ST. LOUIS — Wichita State, again, puts the mad in Arch Madness.
The 15th-ranked Shockers departed the Missouri Valley Conference Tournament angry and disappointed after Saturday’s 65-64 loss to Illinois State in the semifinal. Many teams would write it off quickly and think happy thoughts about the impending NCAA Tournament berth.
That is not the way WSU (27-5) works. The top-seeded Shockers didn’t like the way they played. They didn’t like the way the game was officiated at crucial moments. They don’t like the fact somebody else is going to win the championship.
They really don’t like the fact the loss adds to a long legacy of frustration in St. Louis.
“Our goal was to come here and win the tournament,” WSU senior Joe Ragland said. “We’re not looking forward to the NCAA Tournament while we have a game. That’s not how you prepare.”
Fourth-seeded Illinois State (20-12) slipped past the Shockers when Toure Murry and Garrett Stutz came up short on shots in the final seconds. Murry missed a jumper, contested by Illinois State’s Jackie Carmichael, from about 17 feet. The ball went out of bounds, giving WSU another chance with 1.1 seconds to play. Stutz missed a guarded turnaround from about 10 feet, setting off the expected celebration and dejection.
“So we got two shots in the air to win the game and we don’t make it,” WSU coach Gregg Marshall said. “That’s not what cost us the game. We didn’t play well enough to overcome everything we needed to overcome.”
That would include officiating calls that put Stutz in foul trouble, one a technical foul, and limited him to 16 minutes. Marshall and the Shocker bench vigorously protested at least two other decisions late in the game.
Marshall, as he did after losses in 2008 and 2009, gave the impression MVC forces work against his team in St. Louis.
“When Garrett’s out of the game as much as he is, our offense is obviously different,” he said. “It’s just uncharacteristic of Garrett to get a technical foul. (It) didn’t seem like they wanted to see him play too much.”
Illinois State plays No. 25 Creighton at 1 p.m. today in the title game. The Redbirds must win to make the NCAA Tournament. WSU and Creighton are considered certain at-large teams.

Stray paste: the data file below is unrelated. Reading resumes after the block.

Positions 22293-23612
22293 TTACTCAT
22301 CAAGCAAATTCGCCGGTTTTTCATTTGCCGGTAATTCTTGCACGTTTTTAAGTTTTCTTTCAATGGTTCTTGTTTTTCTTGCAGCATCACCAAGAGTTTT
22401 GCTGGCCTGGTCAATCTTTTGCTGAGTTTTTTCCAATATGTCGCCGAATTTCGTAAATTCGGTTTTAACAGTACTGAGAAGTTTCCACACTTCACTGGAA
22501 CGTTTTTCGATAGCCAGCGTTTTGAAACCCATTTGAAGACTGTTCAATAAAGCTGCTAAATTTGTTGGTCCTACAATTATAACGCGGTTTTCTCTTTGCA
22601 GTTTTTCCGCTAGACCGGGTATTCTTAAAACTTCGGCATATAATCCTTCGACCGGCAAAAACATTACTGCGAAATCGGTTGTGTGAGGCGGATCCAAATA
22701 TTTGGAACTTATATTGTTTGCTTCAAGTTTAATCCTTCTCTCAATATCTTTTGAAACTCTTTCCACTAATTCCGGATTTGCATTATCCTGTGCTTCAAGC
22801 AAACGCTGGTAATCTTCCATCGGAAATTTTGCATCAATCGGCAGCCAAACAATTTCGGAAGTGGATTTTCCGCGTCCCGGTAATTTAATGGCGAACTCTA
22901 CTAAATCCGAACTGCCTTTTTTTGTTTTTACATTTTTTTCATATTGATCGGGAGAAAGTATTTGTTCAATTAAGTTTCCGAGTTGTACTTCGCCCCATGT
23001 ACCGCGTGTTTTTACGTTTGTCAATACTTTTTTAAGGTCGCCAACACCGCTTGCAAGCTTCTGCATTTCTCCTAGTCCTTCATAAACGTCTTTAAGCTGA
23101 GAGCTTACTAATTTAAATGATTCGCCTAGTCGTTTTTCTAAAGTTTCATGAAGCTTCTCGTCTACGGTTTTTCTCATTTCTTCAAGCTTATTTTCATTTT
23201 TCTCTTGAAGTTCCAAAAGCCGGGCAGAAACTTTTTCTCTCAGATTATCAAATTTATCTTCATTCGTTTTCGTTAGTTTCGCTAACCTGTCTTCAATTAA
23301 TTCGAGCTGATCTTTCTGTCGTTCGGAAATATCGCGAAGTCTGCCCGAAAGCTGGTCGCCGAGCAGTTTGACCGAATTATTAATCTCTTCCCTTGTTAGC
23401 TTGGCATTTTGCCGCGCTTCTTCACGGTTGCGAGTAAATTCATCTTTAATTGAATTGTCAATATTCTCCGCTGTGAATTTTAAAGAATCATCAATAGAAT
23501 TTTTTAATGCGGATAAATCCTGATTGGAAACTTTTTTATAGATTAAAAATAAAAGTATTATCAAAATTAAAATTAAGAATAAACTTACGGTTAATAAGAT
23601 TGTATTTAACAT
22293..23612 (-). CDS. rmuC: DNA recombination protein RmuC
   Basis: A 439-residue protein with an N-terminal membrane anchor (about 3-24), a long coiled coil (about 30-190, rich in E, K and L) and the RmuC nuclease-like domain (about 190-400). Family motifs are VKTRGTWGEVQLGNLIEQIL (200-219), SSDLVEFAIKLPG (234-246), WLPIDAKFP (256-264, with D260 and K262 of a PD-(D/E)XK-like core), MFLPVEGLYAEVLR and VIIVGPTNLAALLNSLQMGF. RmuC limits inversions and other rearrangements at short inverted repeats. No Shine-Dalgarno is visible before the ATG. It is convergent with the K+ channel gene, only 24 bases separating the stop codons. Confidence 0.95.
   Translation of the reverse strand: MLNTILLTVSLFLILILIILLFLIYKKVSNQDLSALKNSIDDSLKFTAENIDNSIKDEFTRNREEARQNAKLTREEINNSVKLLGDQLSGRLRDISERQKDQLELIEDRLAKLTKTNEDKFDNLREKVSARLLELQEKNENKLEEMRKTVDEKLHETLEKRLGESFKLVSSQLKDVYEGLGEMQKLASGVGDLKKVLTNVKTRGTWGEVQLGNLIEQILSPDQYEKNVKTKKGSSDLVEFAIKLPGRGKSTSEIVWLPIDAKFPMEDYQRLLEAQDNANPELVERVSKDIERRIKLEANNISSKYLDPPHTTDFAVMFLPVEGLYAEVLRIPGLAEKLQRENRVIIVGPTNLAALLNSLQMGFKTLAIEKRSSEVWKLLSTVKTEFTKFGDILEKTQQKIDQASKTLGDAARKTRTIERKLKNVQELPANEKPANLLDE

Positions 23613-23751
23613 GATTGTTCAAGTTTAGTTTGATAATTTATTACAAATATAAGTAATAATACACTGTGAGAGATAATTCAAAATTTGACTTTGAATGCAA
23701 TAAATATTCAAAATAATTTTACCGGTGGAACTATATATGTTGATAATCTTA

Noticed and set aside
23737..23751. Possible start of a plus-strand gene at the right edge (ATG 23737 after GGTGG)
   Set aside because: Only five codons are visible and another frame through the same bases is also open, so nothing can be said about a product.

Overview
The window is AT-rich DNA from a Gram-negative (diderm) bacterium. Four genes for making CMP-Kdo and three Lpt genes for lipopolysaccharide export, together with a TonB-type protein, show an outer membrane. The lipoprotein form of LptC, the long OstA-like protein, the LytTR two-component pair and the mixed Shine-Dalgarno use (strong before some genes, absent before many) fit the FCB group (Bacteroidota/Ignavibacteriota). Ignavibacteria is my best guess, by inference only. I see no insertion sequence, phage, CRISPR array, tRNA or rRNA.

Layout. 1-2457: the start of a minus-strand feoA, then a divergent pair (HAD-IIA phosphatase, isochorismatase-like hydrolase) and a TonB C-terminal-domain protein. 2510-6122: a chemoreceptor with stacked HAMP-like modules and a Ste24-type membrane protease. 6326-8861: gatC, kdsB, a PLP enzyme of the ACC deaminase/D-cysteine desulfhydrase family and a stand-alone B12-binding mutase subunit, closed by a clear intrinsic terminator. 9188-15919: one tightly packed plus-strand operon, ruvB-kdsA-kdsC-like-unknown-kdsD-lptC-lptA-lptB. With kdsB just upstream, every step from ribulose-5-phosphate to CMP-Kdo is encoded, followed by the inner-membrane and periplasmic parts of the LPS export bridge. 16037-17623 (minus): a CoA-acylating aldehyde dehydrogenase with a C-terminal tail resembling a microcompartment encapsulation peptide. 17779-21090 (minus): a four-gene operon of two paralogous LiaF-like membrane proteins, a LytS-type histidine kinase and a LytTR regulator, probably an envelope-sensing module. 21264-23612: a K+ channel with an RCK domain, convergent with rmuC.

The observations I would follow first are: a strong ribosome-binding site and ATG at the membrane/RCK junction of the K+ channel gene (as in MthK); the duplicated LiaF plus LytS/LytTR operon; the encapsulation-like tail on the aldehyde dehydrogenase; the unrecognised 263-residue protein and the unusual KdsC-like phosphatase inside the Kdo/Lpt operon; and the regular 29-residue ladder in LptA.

When Stutz’s shot bounced off the rim, the alliance of Illinois State and Creighton fans hit peak volume, both seeing the path to a title easier with the Shockers out of the way.
Redbirds guard Tyler Brown, who scored 25 points, pulled his jersey over his head to celebrate. Guard Nic Moore, whose three-pointer gave Illinois State its first lead of the second half, threw the ball into the air. The Shockers, seeing a nine-game winning streak end, slowly walked to shake hands.
“It was crazy,” Brown said. “I’ve never felt something like that before. I’ve never been a part of something that big.”
The Shockers lost despite holding the Redbirds to 33.9-percent shooting and leading by 13 in the first half, eight at halftime and 13 early in the second half. Illinois State, which lost twice to WSU during the regular season, refused to quit. The Shockers, with Stutz limited by fouls, couldn’t produce a game-clinching run of points.
The Redbirds also play short-handed. Backup center Jordan Threloff is out with a broken thumb. Forward John Wilkins was ejected in the second half for a second technical foul, both after scraps with Stutz. Forward Jackie Carmichael played eight first-half minutes due to fouls.
“I think a lot of people turned their TVs off at halftime,” Carmichael said. “It’s not in our nature to give up.”
Illinois State’s defense started with Carmichael altering shots in the lane. Without Stutz to worry about, the Redbirds could pay more attention to WSU shooters. The Redbirds didn’t allow a fast-break point, forcing the Shockers to work against their half-court defense. Unlike most MVC teams, WSU isn’t able to overwhelm the Redbirds with size and quickness.
“They played a hell of a game,” Ragland said. “Athlete-wise, they’re similar to us. Carmichael does a real good job deflecting and contesting shots at the rim we normally make.”
WSU shot 34.9 percent and committed 14 turnovers. The flow and rhythm that produced open shots so prevalent over the past month disappeared.
Stutz scored six points. Ben Smith scored 14, but missed 6 of 8 threes. Murry committed five turnovers.
“At times, we got stagnant running our motion and that hurt us,” Ragland said.
WSU led by five with 10:30 to play. Brown’s three-pointer cut the lead to 55-53. After a turnover by WSU’s David Kyles, Moore sank a corner three to give the Redbirds a 56-55 lead.
WSU led 64-63 with 2:51 remaining. It didn’t score again, thanks to a combination of poor execution and bad bounces. After a wild shot by Illinois State’s Bryant Allen gave WSU the ball with the lead, the Redbirds made a defensive stand. With the shot clock running down, Ragland passed to forward Carl Hall, who was forced to take a 12-foot jumper, a shot that isn’t his strength.
Moore missed a layup, giving WSU two more shots to extend the lead. Demetric Williams missed a three. After a WSU rebound and a timeout with 55 seconds to play, Ragland missed a shot over two defenders.
The Shockers thought they got the ball back again when Murry deflected the ball and it appeared to bounce off Brown and out of bounds. Murry and the WSU bench protested when an official saw it the other way.
Brown then got his own rebound and was fouled with 6.4 seconds remaining. He made both free throws.
A week from today, when NCAA assignments are announced, the Shockers will receive something new to occupy their minds. That won’t make today any easier, when Illinois State and Creighton play for a championship the Shockers felt they were destined to win.